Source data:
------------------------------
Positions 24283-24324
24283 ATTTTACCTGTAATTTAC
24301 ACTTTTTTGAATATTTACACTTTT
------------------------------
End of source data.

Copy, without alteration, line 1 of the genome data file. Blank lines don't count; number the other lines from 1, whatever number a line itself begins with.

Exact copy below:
Positions 24283-24324